by the pulse, 141-Size and celerity of pulse, 141-The pulse-trace, or sphygmogram,

112-Analysis of the sphygmogram, 143—The dierotic wave, 113—The diagnostic use

of the sphygmogram, 145.

PART 11.—THE INVERVATION OF THE HEART (By W. T. PORTER)

148

The cause of the rhythmic heart-beat, 148— The intracardiac ganglion cells and

nerves, 145—The nerve theory of the heart-beat. 149–The muscular theory of the
heart-beat, 150—The excitation wave and its passage over the heart, 152— The passage
of the excitation wave from auricle to ventricle, 154-The refractory period and com-

pensatory pause, 136.

A. THE CARDIAC NERVES

Anatomical arrangement of the heart nerves, 159—The inhibitory nerves, 161-

Effect of inhibition on the ventricles 162– Effect of inhibition on the auricle and

sinus, 161-Effect of inhibition on the bulbus arterio-us, 165— Effect of inhibition on

the irritability of the heart. 16.5 - Relation of inhibition to rate and strength of stim-

ulus, 105– Arrest of the heart in spatole. 105-Comparative inhibitory power of the

two vagi, 166– Effect of the sptal nerves on the inhibition, 166— Theories of the

11 ture of vagus inhibition, 166--- Relation of age, temperature, and intracardiac press-

to inhibition. 167 - The augmentor or accelerator nerves of the heart, 167--- Effect

ulating the augmentor nerves. 169 -- Simultaneous stimulation of the accelerator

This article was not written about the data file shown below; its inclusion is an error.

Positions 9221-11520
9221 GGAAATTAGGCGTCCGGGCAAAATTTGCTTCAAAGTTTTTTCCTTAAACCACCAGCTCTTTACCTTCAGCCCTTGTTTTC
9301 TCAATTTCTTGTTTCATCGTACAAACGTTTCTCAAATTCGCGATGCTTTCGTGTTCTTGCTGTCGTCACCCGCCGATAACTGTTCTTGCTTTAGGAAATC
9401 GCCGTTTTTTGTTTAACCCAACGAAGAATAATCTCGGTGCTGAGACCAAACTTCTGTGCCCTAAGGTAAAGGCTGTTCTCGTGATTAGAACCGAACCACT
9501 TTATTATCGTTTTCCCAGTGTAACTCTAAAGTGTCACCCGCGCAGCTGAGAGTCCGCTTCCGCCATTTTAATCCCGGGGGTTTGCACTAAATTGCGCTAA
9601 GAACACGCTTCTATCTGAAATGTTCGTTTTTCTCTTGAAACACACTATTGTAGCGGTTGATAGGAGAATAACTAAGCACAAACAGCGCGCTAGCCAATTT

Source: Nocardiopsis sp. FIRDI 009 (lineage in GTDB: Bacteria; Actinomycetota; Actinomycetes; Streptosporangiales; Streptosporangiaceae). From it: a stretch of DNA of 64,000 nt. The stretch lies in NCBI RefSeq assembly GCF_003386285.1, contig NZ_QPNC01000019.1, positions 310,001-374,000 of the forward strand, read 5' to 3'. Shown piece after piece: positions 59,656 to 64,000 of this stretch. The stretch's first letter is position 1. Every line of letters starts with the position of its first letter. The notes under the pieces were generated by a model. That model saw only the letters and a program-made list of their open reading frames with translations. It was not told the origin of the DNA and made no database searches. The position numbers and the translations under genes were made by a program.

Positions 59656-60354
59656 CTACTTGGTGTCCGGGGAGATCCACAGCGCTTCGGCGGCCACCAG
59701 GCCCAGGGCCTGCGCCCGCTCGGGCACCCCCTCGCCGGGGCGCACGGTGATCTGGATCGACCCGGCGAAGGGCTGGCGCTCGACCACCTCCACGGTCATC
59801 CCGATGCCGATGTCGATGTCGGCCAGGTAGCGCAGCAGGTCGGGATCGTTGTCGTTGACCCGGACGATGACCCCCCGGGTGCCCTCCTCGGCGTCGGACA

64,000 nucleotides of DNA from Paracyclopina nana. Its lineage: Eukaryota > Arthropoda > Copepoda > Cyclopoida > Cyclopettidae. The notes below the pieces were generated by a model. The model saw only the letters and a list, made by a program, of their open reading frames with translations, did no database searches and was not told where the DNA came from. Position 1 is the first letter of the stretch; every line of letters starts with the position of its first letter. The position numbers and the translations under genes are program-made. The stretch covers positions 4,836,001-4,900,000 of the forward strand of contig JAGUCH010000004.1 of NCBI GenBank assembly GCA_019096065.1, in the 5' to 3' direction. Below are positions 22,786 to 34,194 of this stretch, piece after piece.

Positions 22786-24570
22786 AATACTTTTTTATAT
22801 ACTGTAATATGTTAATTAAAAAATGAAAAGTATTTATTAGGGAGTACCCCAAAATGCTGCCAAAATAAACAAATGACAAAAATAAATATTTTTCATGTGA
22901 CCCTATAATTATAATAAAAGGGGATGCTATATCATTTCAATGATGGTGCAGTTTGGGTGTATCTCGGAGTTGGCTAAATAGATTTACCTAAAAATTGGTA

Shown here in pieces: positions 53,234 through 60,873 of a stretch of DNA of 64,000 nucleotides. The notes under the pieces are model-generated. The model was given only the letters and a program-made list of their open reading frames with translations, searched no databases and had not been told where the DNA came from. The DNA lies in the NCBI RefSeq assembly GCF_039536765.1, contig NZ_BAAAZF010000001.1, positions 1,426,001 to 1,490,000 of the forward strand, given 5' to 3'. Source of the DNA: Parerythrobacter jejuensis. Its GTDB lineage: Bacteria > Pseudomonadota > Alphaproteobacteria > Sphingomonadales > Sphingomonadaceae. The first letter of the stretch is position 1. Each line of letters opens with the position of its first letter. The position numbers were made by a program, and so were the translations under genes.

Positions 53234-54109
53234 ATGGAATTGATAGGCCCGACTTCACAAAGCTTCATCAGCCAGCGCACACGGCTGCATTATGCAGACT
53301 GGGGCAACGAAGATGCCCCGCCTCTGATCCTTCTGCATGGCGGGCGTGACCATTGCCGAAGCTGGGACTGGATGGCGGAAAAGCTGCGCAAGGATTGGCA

hibitors fibres, 170-Classification of the inhibitory and augmentor fibres. 171-

centripetal nerves of the heart, 17!-- Existence of sensory nerves in the heart,

172— The depressor nerve of the heart, 172-Analysis of the effect of stimulation of

the depressor nerve, 173—Retlex effect of sensory nerves on the heart, 175—Reflex

etfects through the sympathetic system on the heart, 175.

B. THE CENTRES OF THE HEART-NERVES

176

The inbibitory centre, 176—Tonus of the inhibitory centre, 176—Origin of the car-

dio-inhibitory fibres, 177-Position of the augmentor centre, 177--Action of higher

parts of the brain on the cardiac centres, 178—The existence of peripheral reflex

centres, 178-Ligatures of Stamuins, 178.

PART III.—THE NUTRITION OF THE HEART (By W. T. Porter)

Spongy structure of frog's heart, 179—The coronary arteries in the dog, 179—The

terminal nature of coronary arteries, 180—The effect of closure of the coronary arte-

ries, 181–The cause of the arrest of the heart after closure of the coronary arteries,

182—Fibrillary contractions and recovery from, 183—Closure of the coronary veins,

184–The volume of the coronary circulation, 184- The effect of the heart-contractions

on the coronary circulation, 185--The vessels of Thebesius and the coronary veins,

186—Blood-supply and heart-beat, 186--Lymuphatics of the heart, 186.

C. SOLUTIONS WHICH MAINTAIN THE BEAT OF THE HEART

187

Methods of nourishing the heart with solutions, 187--The composition and action of

nutrient solutions, 189--The effect of CO2, organic substances, and physical character-

istics of nutrient solutions, 191-Nourishment of tbe isolated mammalian heart, 191.

Part IV.-THE INNERVATION OF THE BLOOD-VESSELS (By W. T. Porter). .

192

Historical account of the discovery of vaso-inotor nerves, 192—Methods of demon-

strating vaso-motor phenomena, 195—Experimental distinctions between vaso-constric-

tor and vaso-dilator nerve-fibres, 196— Anatomical course of vaso-motor fibres, 197–

Vaso-motor centre in the medulla, 198–Vaso-motor centres in the spiual cord, 199